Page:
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Stuart Varney on the Cape, Taylor Swift, and keeping his sense of humor

Varney with some of his grandchildren at Sweet Dreams Ice Cream Shop in Chatham.

While he dreams of returning to India, and would like to revisit his old college stamping grounds in London, Stuart Varney, host of the morning show “Varney & Co.” on Fox Business Network, said his favorite place to be is on Cape Cod, specifically in Chatham, where he has family nearby and a home just a stone’s throw from the town’s quaint Main Street. “It reminds me a lot of England and there’s a lot of England in Chatham,” Varney, 75, said in a recent phone call from his home in Hoboken, N.J. “It’s a close-knit society and it’s just got that charm that has not been spoiled — and that’s a big deal. I like the church bells that ring. … I’m in the middle of Chatham and can hear them all the time. And the stores on Main Street are different and interesting. There are no chains, there’s no fast food. … It’s not like a trip into the past; it’s like a trip into the best present and I like that.” Varney also likes — and said he is excited about — hosting his first presidential primary debate. “To me, it’s a very, very big deal,” he said of his role in the second Republican candidates’ square-off on Sept. 27. “I think, frankly, it’s the highlight of my career. It is an honor.” In addition to his daily morning business show, which focuses on economic issues facing the country, the Derby, England, native serves as host of Fox Business Prime’s “American Built,” a series that showcases the ingenuity behind some of the country’s most iconic landmarks. We caught up with Varney, who has six children and 11 grandchildren, to talk about all things travel.

If you could travel anywhere right now, where would you go?


I would like to travel in India again. I was there as a young traveler in the 1970s and found it to be the most spiritual place in the world. I’m sure it has changed enormously since I was there, but I have not been back, and it would be a delight to see. Same thing with London. Even though I was at college there — 50 years ago — I have not been back since the 1990s. Again, I’m sure things have changed a lot, but it would surely be fascinating.

Where was the first place you traveled to after COVID restrictions were lifted?


My [tree] farm in upstate New York. I had to work from a very small apartment throughout the pandemic, so escaping to the woods seemed the best thing to do.

Do you prefer booking trips through a travel agent or on your own?

I am fortunate in having a daughter who is brilliant, technically, and has my interest at heart. So she organizes my travel. She is very, very efficient.

Thoughts on an “unplugged” vacation?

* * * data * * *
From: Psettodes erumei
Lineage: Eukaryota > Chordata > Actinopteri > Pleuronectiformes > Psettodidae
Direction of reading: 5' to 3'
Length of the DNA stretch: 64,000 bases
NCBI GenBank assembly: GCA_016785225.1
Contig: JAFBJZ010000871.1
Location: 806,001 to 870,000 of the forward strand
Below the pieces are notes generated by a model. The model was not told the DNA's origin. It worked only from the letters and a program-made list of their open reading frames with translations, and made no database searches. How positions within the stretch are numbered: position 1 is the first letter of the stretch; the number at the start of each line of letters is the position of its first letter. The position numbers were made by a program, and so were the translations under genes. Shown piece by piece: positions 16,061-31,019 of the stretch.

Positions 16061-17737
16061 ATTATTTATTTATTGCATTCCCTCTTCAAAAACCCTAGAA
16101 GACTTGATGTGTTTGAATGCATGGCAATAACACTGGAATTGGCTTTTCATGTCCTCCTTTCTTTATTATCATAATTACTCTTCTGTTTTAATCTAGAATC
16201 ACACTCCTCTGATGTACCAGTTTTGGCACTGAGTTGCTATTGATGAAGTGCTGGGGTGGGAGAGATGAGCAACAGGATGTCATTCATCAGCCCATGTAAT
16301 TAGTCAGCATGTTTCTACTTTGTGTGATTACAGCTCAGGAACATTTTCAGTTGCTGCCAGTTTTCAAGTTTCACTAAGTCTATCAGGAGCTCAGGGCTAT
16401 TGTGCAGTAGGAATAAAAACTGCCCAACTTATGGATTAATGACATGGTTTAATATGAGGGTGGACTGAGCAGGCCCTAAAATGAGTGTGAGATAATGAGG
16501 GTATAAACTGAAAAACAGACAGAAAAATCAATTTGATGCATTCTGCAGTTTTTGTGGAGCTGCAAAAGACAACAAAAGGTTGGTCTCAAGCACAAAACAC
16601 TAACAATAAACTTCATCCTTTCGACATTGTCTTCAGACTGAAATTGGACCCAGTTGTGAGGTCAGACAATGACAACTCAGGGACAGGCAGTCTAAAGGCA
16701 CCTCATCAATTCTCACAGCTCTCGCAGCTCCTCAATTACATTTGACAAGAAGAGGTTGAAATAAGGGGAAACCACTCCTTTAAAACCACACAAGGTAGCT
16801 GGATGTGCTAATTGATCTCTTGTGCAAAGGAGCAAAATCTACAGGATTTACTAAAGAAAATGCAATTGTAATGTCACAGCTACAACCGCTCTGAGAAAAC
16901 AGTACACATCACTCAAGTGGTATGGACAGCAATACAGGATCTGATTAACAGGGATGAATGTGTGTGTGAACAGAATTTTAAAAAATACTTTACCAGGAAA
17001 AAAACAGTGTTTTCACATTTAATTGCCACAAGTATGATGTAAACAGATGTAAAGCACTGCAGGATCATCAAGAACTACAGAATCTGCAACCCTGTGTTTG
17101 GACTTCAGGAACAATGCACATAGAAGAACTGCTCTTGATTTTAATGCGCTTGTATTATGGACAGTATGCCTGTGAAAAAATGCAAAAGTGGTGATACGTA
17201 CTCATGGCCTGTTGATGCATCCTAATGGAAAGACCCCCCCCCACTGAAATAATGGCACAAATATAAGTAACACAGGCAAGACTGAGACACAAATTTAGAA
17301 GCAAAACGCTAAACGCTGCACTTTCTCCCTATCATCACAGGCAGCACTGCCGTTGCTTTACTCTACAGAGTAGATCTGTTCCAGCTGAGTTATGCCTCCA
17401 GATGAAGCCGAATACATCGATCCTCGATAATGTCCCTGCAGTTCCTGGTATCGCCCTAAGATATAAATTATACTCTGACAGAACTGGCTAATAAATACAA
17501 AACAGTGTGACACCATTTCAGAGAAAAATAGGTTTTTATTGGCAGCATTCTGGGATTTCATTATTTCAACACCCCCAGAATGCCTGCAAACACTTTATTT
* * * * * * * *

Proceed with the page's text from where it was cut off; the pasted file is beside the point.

I’m not sure what an “unplugged” vacation would be like, but if you mean getting away from my phone, the answer is no way. I happen to like living on my phone and feel it to be a great connection with the world outside. I don’t want to lose it just because I’m on vacation.

Do you use all of your vacation time or leave some on the table?

I do not use all my vacation time. Fox generously provides me a great deal of time off, more than I actually want to use.


What has been your worst vacation experience?

My worst vacation goes back to my childhood in England. My dad would get maybe a week off in the summer and we would often go to an English seaside resort: Blackpool, Skegness, [or] Scarborough. The problem was always the weather. There’s nothing more dreary than an English seaside resort in the rain, and it rained often. I can’t remember a specific year that was bad, but I do remember several.

Do you vacation to relax, to learn, or for the adventure of it all?

There is a very easy answer to that: I relax, even though I have my phone with me.

What book do you plan on bringing with you to read on your next vacation?

I have two books that I am currently using as vacation reading: “I, Claudius” by Robert Graves, a really fine piece of Roman history; and “Peter the Great” by Robert Massie, a fine piece of Russian history. I don’t know why, but I tend to read history, whether I am on vacation or not.

If you could travel with one famous person/celebrity, who would it be?

I would love to travel with Taylor Swift. To be around a talent like that, the greatest of the age, in such exciting circumstances would be a brilliant vacation. Not relaxing, and also not going to happen!


What is the best gift to give a traveler?

I don’t give gifts to anyone other than family and occasional friends. I travel often, so if I got in the habit of bringing back souvenirs or little gifts here and there, it would never end. And I’m not very good at selecting presents suitable for anyone.

What is your go-to snack for a flight or a road trip?

That’s easy: a banana and breadsticks.

What is the coolest souvenir you’ve picked up on a vacation?

I never bring back souvenirs. Wait, I take that back. In the 1960s I spent a year in east Africa [in the British Peace Corps] and brought back a Masai spear. I’m not sure I could bring that back these days.

What is your favorite app/website for travel?

My favorite app is Flightradar24, which lets me track any flight anywhere in the world. A valuable travel app.

What has travel taught you?

If anything, travel has taught me to have a sense of humor. Things go wrong when you travel, and if you let it get to you, the travel experience is ruined. Somehow you have to find it within yourself to smile and look at the problem from a distance. Not always easy.

What is your best travel tip?

Very simple: Take the first flight out in the morning, always take a direct flight, [and] never check bags. You may think that never checking bags is impossible, but I’ve done it, and I have traveled with six children.


Juliet Pennington can be reached at